I, personally, have never had trouble distinguishing a human being from a chimp. I look, and I know.

But I’m not a molecular biologist. Today’s sophisticated DNA-sequencing technologies show that the genetic materials of the two species, which diverged only 5 million or so years ago (an eye-blink in evolutionary time), are about 98 percent identical. Think about that next time you eat a banana.

One major exception to that parallelism: a set of three genes collectively called the major histocompatibility complex, or MHC. These genes code for proteins that sit on the surfaces of each cell in your body, where they serve as jewel cases that display bits of proteins that were once inside that cell but have since been chopped into pieces by molecular garbage disposals, transported to the cell surface and encased in one or another of the MHC proteins. That makes the protein bits highly visible to roving immune cells patrolling our tissues to see if any of the cells within are harboring any funny-looking proteins. If those roving sentry cells spot a foreign-looking protein bit, they flag the cell on whose surface it’s displayed as possibly having been infected by a virus or begun to become cancerous.

Viruses replicate frequently and furiously, so they evolve super-rapidly. If they can evade immune detection, that’s groovy from their perspective. So our MHC has to evolve rapidly, too, and as a result, different species’ MHC genes  diverge relatively quickly.  To the extent they don’t, there’s probably a good reason.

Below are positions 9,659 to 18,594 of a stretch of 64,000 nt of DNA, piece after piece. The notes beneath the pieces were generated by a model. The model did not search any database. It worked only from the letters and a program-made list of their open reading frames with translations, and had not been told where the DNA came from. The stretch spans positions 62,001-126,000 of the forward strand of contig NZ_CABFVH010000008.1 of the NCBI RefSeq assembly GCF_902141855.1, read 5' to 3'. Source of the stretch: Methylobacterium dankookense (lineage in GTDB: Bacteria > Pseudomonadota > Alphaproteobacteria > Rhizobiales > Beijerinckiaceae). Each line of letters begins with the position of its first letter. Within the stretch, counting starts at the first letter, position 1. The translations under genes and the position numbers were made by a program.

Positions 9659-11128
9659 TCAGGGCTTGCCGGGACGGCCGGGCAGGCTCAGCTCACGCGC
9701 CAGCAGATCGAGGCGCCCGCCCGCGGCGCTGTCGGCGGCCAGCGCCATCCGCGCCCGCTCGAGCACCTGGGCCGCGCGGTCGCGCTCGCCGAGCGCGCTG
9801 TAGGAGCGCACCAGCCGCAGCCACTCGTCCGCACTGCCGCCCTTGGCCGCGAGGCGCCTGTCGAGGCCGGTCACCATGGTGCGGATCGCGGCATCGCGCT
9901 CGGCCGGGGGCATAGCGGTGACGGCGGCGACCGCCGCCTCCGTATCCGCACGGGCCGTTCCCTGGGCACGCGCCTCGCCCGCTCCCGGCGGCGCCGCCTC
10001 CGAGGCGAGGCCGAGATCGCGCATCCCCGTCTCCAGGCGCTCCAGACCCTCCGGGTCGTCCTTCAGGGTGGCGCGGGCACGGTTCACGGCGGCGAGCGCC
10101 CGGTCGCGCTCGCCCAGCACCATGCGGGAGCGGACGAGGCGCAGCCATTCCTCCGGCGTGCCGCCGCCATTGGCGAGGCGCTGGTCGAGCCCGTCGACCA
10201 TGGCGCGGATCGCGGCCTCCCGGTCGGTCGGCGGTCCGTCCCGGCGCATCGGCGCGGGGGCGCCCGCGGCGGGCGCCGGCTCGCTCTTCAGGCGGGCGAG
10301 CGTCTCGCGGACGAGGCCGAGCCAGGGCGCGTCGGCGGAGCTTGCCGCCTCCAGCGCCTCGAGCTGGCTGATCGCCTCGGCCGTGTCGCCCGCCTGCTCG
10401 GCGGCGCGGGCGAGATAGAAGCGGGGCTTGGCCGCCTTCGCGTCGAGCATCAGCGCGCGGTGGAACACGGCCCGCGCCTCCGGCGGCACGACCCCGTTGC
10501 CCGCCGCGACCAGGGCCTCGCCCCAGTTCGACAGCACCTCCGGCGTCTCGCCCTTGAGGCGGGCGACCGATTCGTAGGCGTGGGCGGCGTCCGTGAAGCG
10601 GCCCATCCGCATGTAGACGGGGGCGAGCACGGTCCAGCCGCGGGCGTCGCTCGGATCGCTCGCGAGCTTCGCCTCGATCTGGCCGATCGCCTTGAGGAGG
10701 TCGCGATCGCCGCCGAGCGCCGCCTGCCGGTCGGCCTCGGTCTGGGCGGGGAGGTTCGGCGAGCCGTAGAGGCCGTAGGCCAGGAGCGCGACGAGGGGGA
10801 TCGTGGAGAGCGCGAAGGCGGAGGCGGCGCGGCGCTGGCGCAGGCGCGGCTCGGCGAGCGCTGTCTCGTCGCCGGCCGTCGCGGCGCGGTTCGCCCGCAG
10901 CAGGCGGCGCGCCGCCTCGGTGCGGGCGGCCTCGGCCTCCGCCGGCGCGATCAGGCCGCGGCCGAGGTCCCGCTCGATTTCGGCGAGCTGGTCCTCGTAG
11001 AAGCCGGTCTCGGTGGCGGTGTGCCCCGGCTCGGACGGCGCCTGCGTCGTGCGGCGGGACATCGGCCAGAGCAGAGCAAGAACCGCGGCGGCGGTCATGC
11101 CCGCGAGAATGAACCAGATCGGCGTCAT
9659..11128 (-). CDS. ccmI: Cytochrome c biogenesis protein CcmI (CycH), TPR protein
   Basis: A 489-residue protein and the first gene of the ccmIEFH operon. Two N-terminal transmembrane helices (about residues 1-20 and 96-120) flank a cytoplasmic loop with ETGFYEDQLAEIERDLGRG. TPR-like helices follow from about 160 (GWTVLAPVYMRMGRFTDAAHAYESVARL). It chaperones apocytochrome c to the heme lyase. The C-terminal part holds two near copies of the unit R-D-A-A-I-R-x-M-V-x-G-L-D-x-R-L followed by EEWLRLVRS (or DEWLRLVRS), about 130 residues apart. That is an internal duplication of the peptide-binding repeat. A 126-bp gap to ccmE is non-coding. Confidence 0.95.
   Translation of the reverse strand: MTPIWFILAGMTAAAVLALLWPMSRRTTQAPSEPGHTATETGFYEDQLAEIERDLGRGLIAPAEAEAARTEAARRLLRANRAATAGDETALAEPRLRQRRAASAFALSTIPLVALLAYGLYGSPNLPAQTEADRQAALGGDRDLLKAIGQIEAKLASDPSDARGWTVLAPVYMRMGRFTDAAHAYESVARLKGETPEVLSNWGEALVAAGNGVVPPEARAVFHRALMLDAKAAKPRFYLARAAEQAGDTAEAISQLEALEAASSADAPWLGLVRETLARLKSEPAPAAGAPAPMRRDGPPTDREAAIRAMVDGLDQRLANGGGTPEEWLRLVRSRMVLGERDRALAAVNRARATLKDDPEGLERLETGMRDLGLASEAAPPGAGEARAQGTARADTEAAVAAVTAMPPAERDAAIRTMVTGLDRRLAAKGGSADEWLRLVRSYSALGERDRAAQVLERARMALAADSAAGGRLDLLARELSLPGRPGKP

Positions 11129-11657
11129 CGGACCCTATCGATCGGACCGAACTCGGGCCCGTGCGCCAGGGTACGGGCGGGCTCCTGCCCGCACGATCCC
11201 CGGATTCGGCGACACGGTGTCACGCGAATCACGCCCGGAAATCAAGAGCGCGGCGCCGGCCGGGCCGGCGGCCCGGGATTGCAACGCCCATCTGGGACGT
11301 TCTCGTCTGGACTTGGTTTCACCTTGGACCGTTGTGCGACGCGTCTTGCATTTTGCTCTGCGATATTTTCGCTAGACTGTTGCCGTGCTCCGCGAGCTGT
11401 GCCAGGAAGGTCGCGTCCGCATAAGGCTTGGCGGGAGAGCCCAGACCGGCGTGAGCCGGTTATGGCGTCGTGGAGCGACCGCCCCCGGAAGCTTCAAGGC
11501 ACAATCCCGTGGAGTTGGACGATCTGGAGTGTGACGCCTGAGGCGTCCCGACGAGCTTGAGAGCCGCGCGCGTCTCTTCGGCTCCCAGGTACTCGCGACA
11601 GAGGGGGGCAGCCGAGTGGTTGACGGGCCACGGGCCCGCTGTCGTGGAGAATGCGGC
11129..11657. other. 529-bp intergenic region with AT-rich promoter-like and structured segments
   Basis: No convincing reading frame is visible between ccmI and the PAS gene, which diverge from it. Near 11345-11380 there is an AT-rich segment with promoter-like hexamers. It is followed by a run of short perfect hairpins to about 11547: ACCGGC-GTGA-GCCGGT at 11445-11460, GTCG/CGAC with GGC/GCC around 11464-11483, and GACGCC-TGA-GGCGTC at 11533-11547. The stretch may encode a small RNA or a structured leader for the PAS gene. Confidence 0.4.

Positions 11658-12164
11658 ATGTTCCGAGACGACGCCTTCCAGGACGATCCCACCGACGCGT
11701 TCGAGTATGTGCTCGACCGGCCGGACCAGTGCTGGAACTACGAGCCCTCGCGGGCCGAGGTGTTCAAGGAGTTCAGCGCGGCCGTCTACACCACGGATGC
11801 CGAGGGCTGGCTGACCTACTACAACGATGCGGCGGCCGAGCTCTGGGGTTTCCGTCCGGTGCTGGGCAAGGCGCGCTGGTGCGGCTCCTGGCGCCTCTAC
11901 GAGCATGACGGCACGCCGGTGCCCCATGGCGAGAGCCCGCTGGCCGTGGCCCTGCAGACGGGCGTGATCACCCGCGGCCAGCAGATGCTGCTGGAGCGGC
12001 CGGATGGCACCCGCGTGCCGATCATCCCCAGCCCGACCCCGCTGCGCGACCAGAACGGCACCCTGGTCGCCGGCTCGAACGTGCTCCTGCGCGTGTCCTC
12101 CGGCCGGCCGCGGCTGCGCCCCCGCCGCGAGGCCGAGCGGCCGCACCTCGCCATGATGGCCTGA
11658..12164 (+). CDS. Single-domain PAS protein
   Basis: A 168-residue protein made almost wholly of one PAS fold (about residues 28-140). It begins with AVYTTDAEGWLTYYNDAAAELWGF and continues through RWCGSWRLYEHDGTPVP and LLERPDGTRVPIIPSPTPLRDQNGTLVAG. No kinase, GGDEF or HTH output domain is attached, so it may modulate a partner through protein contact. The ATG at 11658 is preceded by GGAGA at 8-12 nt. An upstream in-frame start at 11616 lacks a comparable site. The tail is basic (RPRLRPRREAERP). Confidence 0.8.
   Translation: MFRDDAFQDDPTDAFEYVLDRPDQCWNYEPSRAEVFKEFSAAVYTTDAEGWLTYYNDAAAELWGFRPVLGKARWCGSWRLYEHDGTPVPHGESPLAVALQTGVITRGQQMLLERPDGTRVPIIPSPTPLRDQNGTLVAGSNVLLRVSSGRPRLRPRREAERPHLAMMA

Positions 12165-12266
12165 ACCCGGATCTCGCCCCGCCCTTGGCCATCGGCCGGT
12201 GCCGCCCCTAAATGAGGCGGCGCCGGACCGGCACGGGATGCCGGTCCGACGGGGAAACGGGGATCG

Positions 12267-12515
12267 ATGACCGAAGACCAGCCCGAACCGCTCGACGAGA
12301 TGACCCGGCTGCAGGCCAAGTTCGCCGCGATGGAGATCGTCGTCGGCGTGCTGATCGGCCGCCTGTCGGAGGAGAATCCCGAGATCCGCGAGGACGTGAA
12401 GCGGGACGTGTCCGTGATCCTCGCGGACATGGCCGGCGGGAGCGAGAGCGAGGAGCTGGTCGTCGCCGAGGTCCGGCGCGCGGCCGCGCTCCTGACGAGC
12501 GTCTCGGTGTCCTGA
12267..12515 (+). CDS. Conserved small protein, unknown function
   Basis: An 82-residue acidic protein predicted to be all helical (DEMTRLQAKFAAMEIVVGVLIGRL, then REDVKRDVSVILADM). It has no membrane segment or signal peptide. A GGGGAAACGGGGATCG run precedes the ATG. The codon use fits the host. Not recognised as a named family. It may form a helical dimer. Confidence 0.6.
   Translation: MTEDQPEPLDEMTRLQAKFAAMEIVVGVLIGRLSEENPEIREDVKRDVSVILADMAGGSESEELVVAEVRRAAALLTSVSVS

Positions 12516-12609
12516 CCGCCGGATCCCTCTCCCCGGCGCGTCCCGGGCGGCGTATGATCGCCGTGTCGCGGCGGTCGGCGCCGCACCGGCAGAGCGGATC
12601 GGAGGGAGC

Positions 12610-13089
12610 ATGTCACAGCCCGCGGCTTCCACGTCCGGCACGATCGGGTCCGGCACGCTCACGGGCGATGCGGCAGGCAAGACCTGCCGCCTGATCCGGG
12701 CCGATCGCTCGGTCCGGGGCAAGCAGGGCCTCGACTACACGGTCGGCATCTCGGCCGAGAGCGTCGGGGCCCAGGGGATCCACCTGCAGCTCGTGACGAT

Stanford immunologist and evolutionary theorist Peter Parham, PhD, pays a lot of attention to the MHC genes. In a new study in PLOS Biology, he and his colleagues have made a discovery that may prove relevant to AIDS research, by analyzing genetic material found in chimp feces. Not zoo chimps. Wild Tanzanian chimps. As I noted in a news release about the study:

The wild chimps inhabit Gombe Stream National Park, a 13.5-square-mile preserve where they have been continuously observed from afar since famed primatologist Jane Goodall, PhD, began monitoring them more than 50 years ago.

One thing that sets the Gombe chimps apart from captive chimps, unfortunately, is a high rate of infection by the simian equivalent of HIV, the virus responsible for AIDS.

The study’s lead author, postdoc Emily Wroblewski, PhD, set up shop in a corner of Parham’s lab and extracted DNA from fecal samples legally obtained by other researchers (close contact with the animals is prohibited). Each sample could be tied to a particular Gombe-resident chimp. RNA extracted from the same sample indicated that chimp’s infection status.

Parham, Wroblewski and their colleagues found that one particular MHC gene came in 11 different varieties – astounding diversity for such a small collection of chimps (fewer than 125 of them in the entire Gombe). Surprisingly, one small part of one of those 11 gene variants was nearly identical to a piece of a protective version of its human counterpart gene, a version that seems to protect HIV- infected people slowing HIV progression to full-blown AIDS.